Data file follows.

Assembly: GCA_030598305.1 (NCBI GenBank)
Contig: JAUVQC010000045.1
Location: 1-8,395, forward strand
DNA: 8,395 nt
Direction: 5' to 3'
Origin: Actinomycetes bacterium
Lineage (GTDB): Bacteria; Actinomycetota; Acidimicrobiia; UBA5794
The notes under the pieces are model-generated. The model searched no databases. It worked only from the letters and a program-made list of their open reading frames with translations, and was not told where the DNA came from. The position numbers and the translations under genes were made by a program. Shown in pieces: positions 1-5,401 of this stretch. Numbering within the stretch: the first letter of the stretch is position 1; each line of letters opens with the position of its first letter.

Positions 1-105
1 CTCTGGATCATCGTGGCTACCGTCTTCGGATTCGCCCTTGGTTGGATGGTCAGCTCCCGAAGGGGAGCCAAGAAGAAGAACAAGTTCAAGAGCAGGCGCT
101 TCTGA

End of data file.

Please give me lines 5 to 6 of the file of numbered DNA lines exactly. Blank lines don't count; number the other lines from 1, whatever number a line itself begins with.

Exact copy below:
Direction: 5' to 3'
Origin: Actinomycetes bacterium